HorseshoeCasino

The HorseShoe Casino Baltimore will stage its grand opening, Aug. 26, welcoming an estimated 10,000 guests through its doors.

Over time, however, the casino’s patrons will not be distinguished so much by race but by income and education, experts said.

“There is not much data on the racial breakdown of casino-goers,” said gambling expert James KarmelIn terms of general gambling patterns, Whites are more frequent gamblers (92.5 percent), followed by African Americans (87.5 percent) and Hispanics (86.6 percent), according to a 2011 study by researchers at the University of Maryland, Baltimore County.

However, when it comes to the subset of casino gamblers, there are much clearer distinctions based on education and income,
Karmel added.

“Casino-goers tend to be slightly more educated that non-Casino-goers. And, typically, casino gambling is associated with income.
For the vast majority of people, gambling at casinos is a recreational activity; they’re doing it with disposable income, money they can afford to spend,” Karmel, a professor of history at Harford Community College, said.

“You just don’t find a lot of poor people in casinos,” he added. “People at lower income levels can’t afford to lose $50; they need that for food.”

However, poorer Americans—who tend to prefer gambling closer to home—are more likely to spend their income on lottery games, as are African Americans.

“Lottery is more dependent on lower-income people African Americans are somewhat more likely to gamble on the lottery
than Whites,” Karmel said.

Those assertions were borne out in a 2010 study conducted by UMBC researchers.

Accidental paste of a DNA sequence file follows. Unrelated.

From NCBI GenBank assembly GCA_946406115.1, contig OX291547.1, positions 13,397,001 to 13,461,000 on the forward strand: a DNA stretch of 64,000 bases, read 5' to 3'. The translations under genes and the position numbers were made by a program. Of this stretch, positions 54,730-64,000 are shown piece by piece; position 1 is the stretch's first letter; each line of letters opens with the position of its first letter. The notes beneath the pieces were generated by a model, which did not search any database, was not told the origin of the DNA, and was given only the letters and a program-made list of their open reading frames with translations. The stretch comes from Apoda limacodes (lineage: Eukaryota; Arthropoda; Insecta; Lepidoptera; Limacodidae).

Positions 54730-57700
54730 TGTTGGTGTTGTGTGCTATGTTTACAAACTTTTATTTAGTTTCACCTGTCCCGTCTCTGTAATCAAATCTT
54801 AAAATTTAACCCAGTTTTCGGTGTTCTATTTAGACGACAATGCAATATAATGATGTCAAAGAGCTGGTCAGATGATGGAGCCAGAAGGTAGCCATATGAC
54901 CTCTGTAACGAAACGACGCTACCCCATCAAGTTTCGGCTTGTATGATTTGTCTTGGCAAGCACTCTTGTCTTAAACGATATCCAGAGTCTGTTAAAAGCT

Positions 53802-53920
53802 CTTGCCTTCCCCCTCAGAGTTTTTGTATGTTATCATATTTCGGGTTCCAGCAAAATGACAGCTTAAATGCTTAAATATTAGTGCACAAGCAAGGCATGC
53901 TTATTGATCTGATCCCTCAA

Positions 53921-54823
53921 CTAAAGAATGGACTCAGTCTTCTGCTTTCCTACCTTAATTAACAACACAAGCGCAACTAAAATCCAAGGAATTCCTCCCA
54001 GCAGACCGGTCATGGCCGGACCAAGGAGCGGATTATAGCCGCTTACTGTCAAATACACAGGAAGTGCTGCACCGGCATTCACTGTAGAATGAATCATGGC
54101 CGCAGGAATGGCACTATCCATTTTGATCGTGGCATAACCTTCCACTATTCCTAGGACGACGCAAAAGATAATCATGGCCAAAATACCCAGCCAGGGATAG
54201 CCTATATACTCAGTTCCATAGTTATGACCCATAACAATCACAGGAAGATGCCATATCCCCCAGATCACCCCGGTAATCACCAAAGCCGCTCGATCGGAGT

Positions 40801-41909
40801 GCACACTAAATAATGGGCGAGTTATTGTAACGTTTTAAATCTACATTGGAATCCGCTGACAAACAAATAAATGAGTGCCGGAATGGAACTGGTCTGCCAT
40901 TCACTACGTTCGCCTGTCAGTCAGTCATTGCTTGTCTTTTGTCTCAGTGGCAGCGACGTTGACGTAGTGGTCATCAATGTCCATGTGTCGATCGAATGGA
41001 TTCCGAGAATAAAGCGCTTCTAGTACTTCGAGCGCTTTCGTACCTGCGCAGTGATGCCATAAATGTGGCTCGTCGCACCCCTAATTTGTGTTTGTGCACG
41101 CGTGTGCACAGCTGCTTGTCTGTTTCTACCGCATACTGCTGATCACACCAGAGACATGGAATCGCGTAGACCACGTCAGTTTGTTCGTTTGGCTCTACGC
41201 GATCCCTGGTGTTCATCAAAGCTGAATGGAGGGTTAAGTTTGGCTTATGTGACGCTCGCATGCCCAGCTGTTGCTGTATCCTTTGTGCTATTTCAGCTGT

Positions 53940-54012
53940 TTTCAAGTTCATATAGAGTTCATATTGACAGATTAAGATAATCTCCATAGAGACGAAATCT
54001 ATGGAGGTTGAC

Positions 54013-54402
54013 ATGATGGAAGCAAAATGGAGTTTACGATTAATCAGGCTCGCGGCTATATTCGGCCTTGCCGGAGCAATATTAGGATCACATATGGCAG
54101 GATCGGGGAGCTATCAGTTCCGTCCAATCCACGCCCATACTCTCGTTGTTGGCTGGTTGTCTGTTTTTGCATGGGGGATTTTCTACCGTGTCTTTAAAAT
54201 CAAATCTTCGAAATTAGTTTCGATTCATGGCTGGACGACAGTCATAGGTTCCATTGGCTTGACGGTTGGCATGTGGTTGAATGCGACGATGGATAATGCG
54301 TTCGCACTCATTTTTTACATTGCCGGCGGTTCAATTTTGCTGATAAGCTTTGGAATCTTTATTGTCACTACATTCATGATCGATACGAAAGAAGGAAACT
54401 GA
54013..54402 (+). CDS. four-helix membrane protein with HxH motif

Published in The Journal of Gambling Business and Economics, the study titled “Who Pays for Maryland Lottery? Evidence from
Point of Sale Data” married lottery terminal locations with Census tract data and examined the results using geographic information system maps to explore how racial and income groups contribute to state lottery revenues.

The findings showed “the voluntary tax collected by the Maryland lottery comes disproportionately from census tracts populated
by African Americans and low-income residents,” specifically those “with less than a high school education, and people age 65 and
older.”

Again, with regards to casino gaming, even as city officials, casino owners and gambling aficionados welcome the new parlor, African Americans are more vulnerable to some of the ills of gambling.

According to the 2011 UMBC study, “Gambling Prevalence in Maryland: A Baseline Analysis,” which was commissioned by Maryland’s Department of Health and Mental Hygiene, African Americans are 12.5 percent at risk of becoming problem gamblers
and have a 4.9 percent rate of pathological gambling.

Comparatively, Whites are less likely to be at risk of developing problem gambling at 8.2 percent, and experience a mere 2 percent of pathological gambling concerns.

Zenitha Prince

Special to the AFRO